Welcome to the newest section of the website featuring my resin kit models. I am brand new at this hobby and have been teaching myself all of the tricks in this masterful art. Youtube is a blessing I must say.
Over the years I have found artists working on beautiful resin models and I searched around to try and find a kit that I could buy to try out. Unfortunately at the time I could not find a convenient way to buy these kits. Most had to be imported from Japan at an extremely high price (these were the original resin kits, not the recasts). I did not come across recasts very often and when I did they were created poorly and would break very easily.
It wasn’t until I found “Leona’s Workshop” that I gave the search for affordable resin kits another try. For the past couple of months I have been working on a 1/7 th scale Sailor Saturn kit and I am almost prepared to paint it with my new Iwata-Medea High Performance Plus C Dual Action Airbrush! Very excited.
I also have a Princess Tutu 1/7 th kit and a Seto Kaiba 1/7 th kit that are waiting to be worked on after the completion of Sailor Saturn.
I will be posting pictures of my progress regularly along with the methods I have been using to construct the figure.
I received this kit from Model Kit Online (you can find them on eBay) in the beginning of 2015. All parts came and no major pieces were broken or missing. A few defects did come with the kit. The biggest was the accessories, such as the earrings and brooch. The problem with recasts is that tiny pieces like these do not get made well when they are recast and they tend to break easily. The casting was so bad that I could find no way to rescue or fix the pieces. I do not think this is a huge loss. I can construct something out of epoxy putty later on.
I bought a simple flat round wooden display base for Saturn so that I could start drilling her to the base as I continue to construct her. This is where I found my next problem:
The heels of her boots were two different lengths. Not sure if this was intensional or not, but I could not keep her stable on the platform with one shoe missing half a heel. Using Tamiya Epoxy Putty I sculpted the remainder of the heel and let dry for 24 hours before inserting the pins into her shoes and the platform:
The last major problem I found out had to do with the Glaive Staff that Sailor Saturn wields. The staff came as a thin metal rod… wtf!? I could not believe it. I laughed for a while:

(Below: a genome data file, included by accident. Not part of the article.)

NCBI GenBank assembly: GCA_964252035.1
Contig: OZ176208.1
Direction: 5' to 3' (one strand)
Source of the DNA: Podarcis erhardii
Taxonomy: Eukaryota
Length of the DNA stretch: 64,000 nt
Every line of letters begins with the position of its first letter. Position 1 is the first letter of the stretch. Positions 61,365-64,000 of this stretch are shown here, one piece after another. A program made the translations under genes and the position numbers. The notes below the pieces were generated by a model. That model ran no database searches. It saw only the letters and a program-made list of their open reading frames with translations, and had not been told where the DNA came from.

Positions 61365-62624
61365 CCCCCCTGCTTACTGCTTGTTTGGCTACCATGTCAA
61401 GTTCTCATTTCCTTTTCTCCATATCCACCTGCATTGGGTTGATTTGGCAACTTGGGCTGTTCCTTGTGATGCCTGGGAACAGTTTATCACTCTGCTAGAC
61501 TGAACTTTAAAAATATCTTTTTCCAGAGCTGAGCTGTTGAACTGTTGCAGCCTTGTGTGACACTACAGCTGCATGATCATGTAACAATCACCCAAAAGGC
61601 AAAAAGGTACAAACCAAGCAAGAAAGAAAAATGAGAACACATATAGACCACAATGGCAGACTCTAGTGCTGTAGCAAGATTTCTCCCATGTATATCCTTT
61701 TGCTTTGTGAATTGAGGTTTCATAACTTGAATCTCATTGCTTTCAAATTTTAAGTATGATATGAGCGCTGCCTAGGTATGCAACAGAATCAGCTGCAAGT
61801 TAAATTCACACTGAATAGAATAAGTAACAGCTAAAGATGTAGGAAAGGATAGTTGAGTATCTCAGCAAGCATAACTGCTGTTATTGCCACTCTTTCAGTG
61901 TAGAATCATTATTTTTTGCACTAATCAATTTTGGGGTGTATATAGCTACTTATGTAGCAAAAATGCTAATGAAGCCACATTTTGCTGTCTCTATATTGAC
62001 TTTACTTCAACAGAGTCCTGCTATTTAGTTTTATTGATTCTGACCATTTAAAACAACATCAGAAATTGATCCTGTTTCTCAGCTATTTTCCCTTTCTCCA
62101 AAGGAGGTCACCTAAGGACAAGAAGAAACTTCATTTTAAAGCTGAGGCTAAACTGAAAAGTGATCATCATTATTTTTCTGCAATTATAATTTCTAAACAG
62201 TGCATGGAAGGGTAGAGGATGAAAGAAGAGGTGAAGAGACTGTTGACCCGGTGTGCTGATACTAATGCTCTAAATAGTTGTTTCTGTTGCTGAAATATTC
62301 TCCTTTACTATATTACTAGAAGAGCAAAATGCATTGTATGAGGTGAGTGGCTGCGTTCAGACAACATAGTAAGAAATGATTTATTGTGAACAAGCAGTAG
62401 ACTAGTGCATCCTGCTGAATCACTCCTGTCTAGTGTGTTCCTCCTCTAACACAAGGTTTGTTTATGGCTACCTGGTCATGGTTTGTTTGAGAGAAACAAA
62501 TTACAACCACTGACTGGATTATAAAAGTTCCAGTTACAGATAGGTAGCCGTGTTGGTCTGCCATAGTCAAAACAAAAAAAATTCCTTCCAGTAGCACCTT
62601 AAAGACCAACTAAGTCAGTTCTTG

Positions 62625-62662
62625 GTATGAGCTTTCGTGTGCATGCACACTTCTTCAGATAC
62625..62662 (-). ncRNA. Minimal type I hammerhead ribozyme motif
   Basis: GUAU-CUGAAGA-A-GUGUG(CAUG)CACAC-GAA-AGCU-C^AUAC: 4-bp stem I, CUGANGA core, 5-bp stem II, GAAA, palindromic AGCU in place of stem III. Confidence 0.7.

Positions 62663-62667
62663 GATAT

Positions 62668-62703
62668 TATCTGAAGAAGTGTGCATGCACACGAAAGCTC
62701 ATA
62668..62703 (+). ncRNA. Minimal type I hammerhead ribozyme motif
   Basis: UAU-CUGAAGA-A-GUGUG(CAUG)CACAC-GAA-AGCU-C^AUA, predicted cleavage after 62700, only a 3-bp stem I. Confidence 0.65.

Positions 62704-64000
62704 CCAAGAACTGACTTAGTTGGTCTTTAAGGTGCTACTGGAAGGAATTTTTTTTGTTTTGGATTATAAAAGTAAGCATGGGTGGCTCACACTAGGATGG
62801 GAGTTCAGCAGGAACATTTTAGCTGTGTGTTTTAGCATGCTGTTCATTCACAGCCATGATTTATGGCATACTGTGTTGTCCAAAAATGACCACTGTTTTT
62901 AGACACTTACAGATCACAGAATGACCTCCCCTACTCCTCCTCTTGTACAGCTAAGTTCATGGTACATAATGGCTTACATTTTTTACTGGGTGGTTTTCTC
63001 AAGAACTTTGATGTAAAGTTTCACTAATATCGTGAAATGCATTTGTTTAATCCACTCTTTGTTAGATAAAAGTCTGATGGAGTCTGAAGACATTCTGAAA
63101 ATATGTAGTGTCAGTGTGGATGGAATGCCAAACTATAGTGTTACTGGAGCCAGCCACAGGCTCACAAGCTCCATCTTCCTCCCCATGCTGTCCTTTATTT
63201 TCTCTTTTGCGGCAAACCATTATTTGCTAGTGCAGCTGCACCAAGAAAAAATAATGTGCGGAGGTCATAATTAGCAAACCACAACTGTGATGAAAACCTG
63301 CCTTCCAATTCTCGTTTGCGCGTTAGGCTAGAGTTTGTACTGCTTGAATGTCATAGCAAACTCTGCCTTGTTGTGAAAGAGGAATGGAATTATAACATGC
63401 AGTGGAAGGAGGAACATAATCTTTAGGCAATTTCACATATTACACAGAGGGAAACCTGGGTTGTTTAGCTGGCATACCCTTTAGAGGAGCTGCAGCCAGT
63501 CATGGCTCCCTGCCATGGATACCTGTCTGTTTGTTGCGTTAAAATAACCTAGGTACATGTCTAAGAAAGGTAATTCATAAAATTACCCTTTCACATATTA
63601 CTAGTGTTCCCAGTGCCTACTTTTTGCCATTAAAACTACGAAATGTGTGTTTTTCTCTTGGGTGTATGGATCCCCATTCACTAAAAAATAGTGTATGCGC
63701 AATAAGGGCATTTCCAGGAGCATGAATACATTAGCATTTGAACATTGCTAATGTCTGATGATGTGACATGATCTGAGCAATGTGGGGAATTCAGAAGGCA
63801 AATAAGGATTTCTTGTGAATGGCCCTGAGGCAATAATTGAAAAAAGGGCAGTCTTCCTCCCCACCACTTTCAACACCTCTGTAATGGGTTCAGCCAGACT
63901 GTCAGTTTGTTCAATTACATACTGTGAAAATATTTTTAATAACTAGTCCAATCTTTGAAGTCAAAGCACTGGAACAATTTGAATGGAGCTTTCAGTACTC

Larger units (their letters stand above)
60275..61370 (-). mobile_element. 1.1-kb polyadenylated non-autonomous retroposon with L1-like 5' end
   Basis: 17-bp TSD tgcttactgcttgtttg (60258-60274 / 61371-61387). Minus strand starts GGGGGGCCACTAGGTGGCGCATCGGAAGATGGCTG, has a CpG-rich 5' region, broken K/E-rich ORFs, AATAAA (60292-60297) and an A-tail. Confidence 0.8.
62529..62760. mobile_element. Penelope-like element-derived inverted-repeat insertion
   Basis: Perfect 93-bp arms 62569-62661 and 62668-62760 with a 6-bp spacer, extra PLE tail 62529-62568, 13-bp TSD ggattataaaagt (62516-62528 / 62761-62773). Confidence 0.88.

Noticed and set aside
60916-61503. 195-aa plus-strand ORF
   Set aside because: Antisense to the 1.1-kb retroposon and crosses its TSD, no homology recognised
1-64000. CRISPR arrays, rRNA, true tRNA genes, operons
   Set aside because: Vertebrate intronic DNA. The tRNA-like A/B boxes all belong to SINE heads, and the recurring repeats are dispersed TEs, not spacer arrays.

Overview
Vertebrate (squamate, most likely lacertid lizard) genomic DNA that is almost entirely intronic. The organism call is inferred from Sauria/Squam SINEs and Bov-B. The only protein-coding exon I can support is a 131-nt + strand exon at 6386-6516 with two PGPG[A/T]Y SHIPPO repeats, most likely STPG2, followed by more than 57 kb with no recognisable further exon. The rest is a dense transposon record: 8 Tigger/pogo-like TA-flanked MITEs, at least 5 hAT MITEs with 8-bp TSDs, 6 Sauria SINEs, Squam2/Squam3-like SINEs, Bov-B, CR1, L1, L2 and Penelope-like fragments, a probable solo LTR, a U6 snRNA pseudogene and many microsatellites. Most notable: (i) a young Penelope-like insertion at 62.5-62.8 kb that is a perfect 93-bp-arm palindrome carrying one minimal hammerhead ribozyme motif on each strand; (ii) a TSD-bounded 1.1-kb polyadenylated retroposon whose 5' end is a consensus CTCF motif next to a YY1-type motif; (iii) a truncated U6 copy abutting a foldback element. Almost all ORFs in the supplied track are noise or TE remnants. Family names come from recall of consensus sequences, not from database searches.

There was no way for me to get drill holes into the top and bottom part of the staff to get the metal piece in due to the fact that they do not make dremel bits smaller than a 1/32″ (trust me, I looked). Therefore, I used the Tamiya Epoxy Putty to cover the silver rod and thicken and lengthen it to my liking before I continued to construct the rest of the Glaive.
You can see in the top part of the picture a little bit of that rod they provided me with. Laughable isn’t it?
Upon fixing all of the damaged merchandise I began to construct and put together dear Hotaru. Areas around the skirt had some gaps which needed to be filled with Tamiya Epoxy Putty. I also had to pin certain areas together to keep the figure stable. Torso and legs and torso and head, for example. After pinning and working with epoxy putty i set the pieces to harden for another 24 hours. I believe Shark Week 2015 is on in the background 😛
The next day I reconstructed Saturn on her wooden post to see how the putty looked hardened and if the pins were sticking correctly. So far so good.
The arms had to be redone due to them not fitting properly on her upper arms. While those were drying I sanded the areas where putty gathered up, such as around the skirt and bows.
After sanding and making sure the putty had dried to my liking it was time to add the primer. I prefer the Tamiya primer because it goes on smooth and it is specifically designed for resin kit models. There are two colors this primer comes in: white and gray. I like to use white, just because it looks cleaner to me (gray scares me, too dark, haha!). I sprayed an even coat around each piece until the area was pure white. A little advice: spray from a distance, if you spray too close you may have clunky areas of paint and drip-like patterns on your figure. Also, wear a mask! This stuff stinks and is very toxic. Even with a mask on it still gives me terrible headaches and makes me cough for a while.
After priming I went back through and did one final sanding. Primer will reveal areas that have air bubbles (this was used by the casting process). When I found some air bubbles I used smooth epoxy putty to fill in these areas. Some areas needed to be re-sanded because the primer started to build up:
After sanding the remaining errors, I have to spray another small coat of primer on each piece that needed a bit more fixing. While fixing up the last few pieces I found something strange in the back of Saturn’s head:
Finally with everything polished, sanded, primed, and pinned we are ready for the fun part: Painting!
To begin, we work with one color at a time. I like to start with the skin color (this is also true for when I am drawing). We have to cover up areas that we do not want painter. To do this I use Tamiya Masking Tape and regular painter’s tape (either will work).